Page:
Who supports Outdoor Learning and whySUPPORT FOR ADVENTURE
"I am happy to place on record that the government supports the role of
adventure as part of active education, especially in helping young people to
learn about assessing and managing risk, in offering them new and exciting
challenges, and in helping them to gain skills in leadership and team
working that will be of huge value in their progression to adulthood."
Tony Blair, Prime Minister, September
2001 in support of the English Outdoor Council's 'Campaign for Adventure'.
"We are convinced of the value of adventurous outdoor activities for
children and young people."
House of Commons Education Committee 1995.
SUPPORT FOR OUTDOOR LEARNING
this inquiry, the Committee has become convinced of the value of education
outside the classroom in its broadest sense. Outdoor learning supports
academic achievement, for example through fieldwork projects, as well as the
development of ‘soft’ skills and social skills, particularly in hard to
reach children. It can take place on school trips, on visits in the local
community or in the school grounds. Yet outdoor education is in decline.
Department should issue a ‘Manifesto for Outdoor Learning’, giving all
students a right to outdoor learning. This Manifesto should attract a
similar level of funding to the Music Manifesto (£30 million) in order to
deliver real change. In particular, schools in deprived circumstances should
be enabled to enhance their facilities, to offer professional development
programmes to their teachers and to fund off site visits.Education Outside the Classroom."
House of Commons Education and Skills
Education Outside the Classroom, Second Report of Session 2004–05
In 2010, the Select Committee reviewed progress. They said:
Committee's predecessor, the Education and Skills Committee, published its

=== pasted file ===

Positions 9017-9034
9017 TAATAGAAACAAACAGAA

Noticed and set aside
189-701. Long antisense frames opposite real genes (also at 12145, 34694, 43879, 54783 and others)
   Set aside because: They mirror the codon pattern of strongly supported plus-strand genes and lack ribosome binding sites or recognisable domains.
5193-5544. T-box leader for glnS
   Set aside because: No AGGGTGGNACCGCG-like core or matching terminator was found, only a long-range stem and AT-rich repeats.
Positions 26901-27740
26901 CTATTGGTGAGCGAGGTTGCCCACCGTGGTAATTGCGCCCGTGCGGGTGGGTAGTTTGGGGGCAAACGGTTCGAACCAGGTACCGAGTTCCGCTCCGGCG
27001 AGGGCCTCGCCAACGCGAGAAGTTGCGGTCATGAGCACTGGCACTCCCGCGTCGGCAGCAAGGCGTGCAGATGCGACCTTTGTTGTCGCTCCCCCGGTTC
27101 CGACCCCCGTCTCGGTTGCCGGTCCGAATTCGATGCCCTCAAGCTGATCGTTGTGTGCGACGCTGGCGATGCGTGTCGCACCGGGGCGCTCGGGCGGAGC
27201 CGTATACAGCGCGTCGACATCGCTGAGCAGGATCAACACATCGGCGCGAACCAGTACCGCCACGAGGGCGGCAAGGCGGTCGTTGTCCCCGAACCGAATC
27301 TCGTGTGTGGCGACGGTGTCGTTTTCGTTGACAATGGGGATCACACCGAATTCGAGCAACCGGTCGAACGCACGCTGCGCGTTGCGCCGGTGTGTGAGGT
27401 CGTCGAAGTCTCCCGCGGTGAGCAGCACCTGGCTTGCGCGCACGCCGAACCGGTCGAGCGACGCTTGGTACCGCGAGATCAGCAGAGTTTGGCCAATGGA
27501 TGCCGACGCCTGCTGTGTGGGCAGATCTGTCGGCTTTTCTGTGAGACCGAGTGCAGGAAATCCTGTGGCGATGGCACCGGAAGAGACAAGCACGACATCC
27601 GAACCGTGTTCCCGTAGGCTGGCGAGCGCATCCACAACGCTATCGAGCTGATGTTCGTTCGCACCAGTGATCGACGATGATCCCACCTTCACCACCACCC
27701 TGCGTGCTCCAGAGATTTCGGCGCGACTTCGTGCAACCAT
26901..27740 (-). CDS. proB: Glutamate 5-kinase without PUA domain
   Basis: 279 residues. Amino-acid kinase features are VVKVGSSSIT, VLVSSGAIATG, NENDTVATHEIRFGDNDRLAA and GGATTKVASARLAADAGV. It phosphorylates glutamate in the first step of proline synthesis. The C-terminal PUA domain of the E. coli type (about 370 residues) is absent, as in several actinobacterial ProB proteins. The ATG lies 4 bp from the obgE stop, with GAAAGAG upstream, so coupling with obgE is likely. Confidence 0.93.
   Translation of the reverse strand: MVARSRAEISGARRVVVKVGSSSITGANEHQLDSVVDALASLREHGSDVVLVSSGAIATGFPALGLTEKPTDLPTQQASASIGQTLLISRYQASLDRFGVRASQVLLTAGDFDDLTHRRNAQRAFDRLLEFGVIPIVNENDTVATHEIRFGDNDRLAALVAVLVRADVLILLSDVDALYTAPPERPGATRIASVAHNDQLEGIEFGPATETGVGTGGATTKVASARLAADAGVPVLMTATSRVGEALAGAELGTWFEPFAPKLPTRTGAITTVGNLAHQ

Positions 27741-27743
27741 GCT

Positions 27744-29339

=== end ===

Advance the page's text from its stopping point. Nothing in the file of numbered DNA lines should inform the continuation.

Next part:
Report Education Outside the
Classroom in 2005. Since
then, a very strong body of evidence has been established to show the benefits
to pupils of learning outside the classroom. We
call on the Department to increase substantially the resources devoted to
learning outside the classroom."
House of Commons Children, Schools and Families Committee (2010) Transforming education outside the classroom
However, although the government agrees in
principle with the importance of learning outside the classroom, it also believes it should
be for schools to decide how to teach and what mediums to use to deliver that
teaching. It did not therefore accept
those recommendations of the Committee which call for
additional resources, government regulation, monitoring or guidance.House of Commons Education Committee (2010) Transforming education outside the classroom: Resonses from the government and OFSTED to the sixthe report of the Children, Schools and Families Committee
SUPPORT FOR OUTDOOR EDUCATION
"Outdoor activities both at school and on residential courses enable
pupils to enjoy challenging and unfamiliar experiences that test and develop
their physical, social and personal skills. They can be among the most
memorable experiences for pupils of their school-days. This report
[Outdoor education, Aspects of good practice] shows that
many schools recognise the many benefits of outdoor education but also that
we must work harder to ensure pupils in all schools do not miss out on these
David Bell, Her Majesty’s Chief
Inspector of Schools, September 2004
Education Secretary Ruth Kelly wants to increase the "quality and
quantity" of school trips to make them an essential part of every
Kelly is set to unveil the government's Outdoor Education Manifesto